Merriam-Webster’s Word of the Day for February 15, 2021 is:
durable DUR-uh-bul adjective
: able to exist for a long time without significant deterioration; also : designed to be durable
The couch is covered in an eye-catching yet durable fabric that will last for years.
“And yet books about United States presidents—biographies, autobiographies, tell-alls … —have been among the most durable literary genres since the presidency of George Washington.” — Christopher Borrelli, The Chicago Tribune, 12 Nov. 2020
Did you know?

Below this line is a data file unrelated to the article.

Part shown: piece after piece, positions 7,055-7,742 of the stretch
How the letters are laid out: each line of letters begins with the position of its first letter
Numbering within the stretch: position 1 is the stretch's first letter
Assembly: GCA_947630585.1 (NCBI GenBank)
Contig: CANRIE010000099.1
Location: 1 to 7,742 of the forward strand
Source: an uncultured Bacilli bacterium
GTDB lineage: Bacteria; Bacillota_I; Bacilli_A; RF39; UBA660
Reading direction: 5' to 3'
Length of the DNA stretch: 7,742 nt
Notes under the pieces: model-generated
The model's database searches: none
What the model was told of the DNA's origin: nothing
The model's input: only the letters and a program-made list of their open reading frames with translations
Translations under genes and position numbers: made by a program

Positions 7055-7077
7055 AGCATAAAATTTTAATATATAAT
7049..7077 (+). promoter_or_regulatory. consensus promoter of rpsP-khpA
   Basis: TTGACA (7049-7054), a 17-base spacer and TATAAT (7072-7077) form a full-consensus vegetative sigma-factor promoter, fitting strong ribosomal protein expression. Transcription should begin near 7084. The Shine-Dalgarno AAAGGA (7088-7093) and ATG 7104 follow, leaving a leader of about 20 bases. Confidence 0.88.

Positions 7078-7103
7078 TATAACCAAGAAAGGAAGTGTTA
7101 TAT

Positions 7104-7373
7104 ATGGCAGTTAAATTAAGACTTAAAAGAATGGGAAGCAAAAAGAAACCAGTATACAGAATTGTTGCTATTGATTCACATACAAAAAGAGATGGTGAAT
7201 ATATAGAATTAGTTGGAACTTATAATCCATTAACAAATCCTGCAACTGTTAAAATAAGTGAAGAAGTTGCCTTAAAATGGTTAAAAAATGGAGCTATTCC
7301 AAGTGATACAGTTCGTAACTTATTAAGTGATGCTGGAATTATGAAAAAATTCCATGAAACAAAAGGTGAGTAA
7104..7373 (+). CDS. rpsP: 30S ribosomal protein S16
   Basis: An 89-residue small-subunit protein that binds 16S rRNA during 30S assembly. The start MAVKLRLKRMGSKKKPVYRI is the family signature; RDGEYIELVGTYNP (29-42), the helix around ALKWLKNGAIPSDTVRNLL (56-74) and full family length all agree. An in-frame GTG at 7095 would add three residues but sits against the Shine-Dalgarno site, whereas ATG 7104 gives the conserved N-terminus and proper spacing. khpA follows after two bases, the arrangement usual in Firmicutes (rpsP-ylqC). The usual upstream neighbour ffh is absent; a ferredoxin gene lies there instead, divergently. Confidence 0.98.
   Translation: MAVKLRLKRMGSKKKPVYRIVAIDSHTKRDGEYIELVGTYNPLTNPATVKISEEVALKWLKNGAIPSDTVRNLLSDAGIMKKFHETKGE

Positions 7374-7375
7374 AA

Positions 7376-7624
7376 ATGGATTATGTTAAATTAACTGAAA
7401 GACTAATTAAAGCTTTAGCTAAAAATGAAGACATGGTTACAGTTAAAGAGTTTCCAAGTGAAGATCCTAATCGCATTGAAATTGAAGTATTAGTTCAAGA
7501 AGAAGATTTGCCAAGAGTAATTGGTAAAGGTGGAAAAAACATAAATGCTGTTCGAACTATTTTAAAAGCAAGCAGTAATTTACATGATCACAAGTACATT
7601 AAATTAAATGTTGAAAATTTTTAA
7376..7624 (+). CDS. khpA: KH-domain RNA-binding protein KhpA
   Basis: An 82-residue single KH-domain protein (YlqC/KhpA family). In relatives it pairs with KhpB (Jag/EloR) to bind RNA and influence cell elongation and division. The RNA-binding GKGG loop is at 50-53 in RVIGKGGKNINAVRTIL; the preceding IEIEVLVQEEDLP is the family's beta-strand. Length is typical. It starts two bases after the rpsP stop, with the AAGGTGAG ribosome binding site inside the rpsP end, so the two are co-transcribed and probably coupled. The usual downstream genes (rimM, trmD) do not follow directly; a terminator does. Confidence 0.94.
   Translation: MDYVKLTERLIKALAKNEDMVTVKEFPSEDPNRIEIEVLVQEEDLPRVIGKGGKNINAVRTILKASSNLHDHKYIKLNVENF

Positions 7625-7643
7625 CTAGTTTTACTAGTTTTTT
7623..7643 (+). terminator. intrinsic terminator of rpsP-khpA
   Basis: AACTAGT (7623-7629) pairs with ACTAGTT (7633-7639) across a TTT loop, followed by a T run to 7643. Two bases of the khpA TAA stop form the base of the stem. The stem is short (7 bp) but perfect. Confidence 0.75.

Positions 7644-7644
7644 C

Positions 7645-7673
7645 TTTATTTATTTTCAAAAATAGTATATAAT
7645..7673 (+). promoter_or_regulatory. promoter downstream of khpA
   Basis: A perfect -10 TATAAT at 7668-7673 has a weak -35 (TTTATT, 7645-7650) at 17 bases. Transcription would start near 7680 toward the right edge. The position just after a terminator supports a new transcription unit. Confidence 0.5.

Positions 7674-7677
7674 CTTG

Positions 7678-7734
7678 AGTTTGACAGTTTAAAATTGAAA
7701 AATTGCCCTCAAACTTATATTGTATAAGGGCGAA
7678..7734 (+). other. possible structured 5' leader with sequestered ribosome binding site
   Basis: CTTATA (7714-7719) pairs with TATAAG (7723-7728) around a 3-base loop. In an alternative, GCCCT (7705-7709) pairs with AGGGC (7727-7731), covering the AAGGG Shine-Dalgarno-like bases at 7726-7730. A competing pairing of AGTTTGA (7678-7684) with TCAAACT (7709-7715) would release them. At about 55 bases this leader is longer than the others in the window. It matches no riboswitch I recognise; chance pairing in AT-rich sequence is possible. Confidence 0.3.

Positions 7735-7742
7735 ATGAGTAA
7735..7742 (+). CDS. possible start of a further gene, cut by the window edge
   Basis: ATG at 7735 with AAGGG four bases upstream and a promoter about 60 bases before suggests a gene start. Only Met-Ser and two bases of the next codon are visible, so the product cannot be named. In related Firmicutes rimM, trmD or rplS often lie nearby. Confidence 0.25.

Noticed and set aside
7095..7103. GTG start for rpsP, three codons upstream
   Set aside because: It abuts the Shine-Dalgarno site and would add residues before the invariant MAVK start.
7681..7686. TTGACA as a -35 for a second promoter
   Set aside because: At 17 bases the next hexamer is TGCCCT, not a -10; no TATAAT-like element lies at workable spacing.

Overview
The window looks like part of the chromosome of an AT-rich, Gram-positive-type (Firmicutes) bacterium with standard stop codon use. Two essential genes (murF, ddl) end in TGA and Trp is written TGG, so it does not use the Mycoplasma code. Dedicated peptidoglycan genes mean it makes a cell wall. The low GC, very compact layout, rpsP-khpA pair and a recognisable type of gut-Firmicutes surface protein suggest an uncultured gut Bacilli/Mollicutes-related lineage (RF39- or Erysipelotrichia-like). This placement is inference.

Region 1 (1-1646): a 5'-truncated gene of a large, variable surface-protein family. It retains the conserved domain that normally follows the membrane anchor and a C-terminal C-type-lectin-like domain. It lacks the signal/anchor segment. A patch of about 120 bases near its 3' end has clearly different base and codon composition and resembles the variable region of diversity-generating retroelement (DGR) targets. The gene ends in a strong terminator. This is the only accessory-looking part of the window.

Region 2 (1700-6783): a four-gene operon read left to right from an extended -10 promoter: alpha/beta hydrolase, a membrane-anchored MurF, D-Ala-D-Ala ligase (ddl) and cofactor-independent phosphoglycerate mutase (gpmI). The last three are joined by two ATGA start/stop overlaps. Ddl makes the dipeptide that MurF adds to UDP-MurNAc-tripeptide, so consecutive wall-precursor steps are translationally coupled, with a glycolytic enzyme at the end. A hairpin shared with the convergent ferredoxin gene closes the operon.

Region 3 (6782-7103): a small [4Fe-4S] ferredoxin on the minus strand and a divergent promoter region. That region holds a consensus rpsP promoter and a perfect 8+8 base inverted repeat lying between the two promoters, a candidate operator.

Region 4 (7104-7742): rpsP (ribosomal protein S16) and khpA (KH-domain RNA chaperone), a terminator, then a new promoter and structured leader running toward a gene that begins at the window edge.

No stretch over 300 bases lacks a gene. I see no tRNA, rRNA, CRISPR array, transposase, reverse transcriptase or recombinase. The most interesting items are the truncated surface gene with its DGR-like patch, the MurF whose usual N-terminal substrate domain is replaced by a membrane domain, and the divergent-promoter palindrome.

Something durable lasts a long time, so it’s no surprise that the word comes to us, via Anglo-French, from the Latin verb durare, meaning “to last.” Other descendants of durare in English include during, endure, and durance (which now mostly turns up in the phrase “in durance vile,” a fancy way of saying “in prison”). Durable even has a near synonym in the much rarer perdurable, which combines durare with the prefix per- (meaning “throughout”) to create a word that can mean “lasting a very long time or indefinitely” or “eternal.”